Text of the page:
How Much Do We Discount Past Pleasures?

American Philosophical Quarterly 59 (4):367-376 (2022)
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Abstract

Future-biased individuals systematically prefer pleasures to be in the future and pains to be in the past. Empirical research shows that negative future-bias is robust: people prefer more past pain to less future pain. Is positive future-bias robust or fragile? Do people only prefer pleasures to be located in the future, compared to the past, when those pleasures are of equal value, or do they continue to prefer that pleasures be located in the future even when past pleasures outweigh future ones? Some arguments against the rationality of future-bias require positive future-bias to be robust, while others require it to be fragile. We empirically investigate and show that positive future-bias is robust.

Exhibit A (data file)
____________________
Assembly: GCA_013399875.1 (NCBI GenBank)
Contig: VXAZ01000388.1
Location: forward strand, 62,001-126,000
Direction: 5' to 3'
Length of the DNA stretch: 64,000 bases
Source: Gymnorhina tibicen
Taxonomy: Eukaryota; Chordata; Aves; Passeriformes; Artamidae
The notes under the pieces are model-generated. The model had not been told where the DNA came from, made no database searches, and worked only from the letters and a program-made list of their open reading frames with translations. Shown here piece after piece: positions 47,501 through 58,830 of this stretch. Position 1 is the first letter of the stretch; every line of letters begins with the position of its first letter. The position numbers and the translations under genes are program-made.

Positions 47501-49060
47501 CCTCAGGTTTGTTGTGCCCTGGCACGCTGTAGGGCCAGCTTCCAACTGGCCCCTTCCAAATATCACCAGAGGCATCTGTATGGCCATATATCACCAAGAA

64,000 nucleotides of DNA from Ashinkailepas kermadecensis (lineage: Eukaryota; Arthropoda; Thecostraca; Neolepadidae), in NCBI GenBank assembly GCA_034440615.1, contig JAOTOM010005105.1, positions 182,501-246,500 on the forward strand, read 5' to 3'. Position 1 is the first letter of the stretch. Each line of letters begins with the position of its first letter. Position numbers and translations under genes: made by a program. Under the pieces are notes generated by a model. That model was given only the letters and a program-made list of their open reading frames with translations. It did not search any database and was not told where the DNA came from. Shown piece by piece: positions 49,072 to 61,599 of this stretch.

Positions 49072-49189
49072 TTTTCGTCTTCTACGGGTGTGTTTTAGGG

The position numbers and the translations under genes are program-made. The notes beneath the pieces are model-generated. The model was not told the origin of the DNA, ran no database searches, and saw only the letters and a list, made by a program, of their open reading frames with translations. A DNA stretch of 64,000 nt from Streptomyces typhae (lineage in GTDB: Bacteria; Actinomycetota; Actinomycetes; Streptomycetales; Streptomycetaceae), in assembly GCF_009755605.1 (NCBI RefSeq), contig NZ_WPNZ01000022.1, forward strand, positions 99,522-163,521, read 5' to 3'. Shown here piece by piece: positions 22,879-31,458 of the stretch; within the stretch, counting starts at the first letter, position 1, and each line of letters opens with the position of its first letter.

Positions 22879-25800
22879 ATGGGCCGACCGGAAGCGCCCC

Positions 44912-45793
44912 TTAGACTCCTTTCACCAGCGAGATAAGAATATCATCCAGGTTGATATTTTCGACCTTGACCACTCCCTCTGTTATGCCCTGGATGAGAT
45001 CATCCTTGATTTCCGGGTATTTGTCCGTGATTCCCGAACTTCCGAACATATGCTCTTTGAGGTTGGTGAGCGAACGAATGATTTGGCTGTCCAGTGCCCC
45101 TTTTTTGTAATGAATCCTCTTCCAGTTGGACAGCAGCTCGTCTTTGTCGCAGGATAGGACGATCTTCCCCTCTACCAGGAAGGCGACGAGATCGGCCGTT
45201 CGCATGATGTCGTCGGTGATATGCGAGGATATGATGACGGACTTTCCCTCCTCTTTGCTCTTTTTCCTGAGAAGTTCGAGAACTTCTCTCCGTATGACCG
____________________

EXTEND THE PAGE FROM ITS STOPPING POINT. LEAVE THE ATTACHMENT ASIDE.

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Author Profiles

Andrew James Latham
Aarhus University
Kristie Miller
University of Sydney
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References found in this work

A Treatise of Human Nature.David Hume & A. D. Lindsay - 1958 - Philosophical Quarterly 8 (33):379-380.
Why We Should Reject S.Derek Parfit - 1984 - In Reasons and Persons. Oxford, GB: Oxford University Press.
Thank Goodness That's over.A. N. Prior - 1959 - Philosophy 34 (128):12 - 17.

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